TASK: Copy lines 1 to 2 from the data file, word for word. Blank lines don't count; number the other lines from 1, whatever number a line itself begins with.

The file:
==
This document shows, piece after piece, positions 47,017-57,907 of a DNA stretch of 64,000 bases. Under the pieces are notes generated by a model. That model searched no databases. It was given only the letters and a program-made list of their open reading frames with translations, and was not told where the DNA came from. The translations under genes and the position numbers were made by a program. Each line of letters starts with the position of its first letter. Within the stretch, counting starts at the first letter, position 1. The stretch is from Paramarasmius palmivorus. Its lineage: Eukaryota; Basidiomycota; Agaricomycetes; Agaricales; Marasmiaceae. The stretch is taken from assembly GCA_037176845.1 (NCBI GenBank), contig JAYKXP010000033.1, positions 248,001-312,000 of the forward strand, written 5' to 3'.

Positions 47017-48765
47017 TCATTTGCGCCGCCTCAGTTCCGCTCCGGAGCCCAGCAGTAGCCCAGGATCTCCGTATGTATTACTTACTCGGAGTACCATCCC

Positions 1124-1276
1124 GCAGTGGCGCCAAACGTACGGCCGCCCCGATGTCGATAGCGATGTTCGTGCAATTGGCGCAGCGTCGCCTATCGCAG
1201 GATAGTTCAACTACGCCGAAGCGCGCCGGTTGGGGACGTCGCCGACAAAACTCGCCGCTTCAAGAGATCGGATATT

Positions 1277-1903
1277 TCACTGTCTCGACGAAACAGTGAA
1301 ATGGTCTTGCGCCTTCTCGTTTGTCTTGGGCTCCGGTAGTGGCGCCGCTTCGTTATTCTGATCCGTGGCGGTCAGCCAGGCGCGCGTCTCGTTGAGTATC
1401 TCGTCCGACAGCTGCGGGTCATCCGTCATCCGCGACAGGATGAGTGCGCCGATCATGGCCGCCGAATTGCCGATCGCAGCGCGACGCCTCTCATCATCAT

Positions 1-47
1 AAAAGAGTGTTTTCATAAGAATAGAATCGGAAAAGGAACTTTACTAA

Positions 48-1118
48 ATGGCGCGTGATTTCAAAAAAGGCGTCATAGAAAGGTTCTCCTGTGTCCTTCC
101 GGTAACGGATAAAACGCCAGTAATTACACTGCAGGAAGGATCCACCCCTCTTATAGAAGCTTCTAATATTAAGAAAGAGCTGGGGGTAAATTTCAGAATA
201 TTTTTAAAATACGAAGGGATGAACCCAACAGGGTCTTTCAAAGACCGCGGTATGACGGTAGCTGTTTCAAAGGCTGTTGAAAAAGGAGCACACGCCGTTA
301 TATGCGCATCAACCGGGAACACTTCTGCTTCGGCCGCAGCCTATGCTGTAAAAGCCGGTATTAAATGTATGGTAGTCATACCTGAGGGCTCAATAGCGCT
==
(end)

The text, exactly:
This document shows, piece after piece, positions 47,017-57,907 of a DNA stretch of 64,000 bases. Under the pieces are notes generated by a model. That model searched no databases. It was given only the letters and a program-made list of their open reading frames with translations, and was not told where the DNA came from. The translations under genes and the position numbers were made by a program. Each line of letters starts with the position of its first letter. Within the stretch, counting starts at the first letter, position 1. The stretch is from Paramarasmius palmivorus. Its lineage: Eukaryota; Basidiomycota; Agaricomycetes; Agaricales; Marasmiaceae. The stretch is taken from assembly GCA_037176845.1 (NCBI GenBank), contig JAYKXP010000033.1, positions 248,001-312,000 of the forward strand, written 5' to 3'.

Positions 47017-48765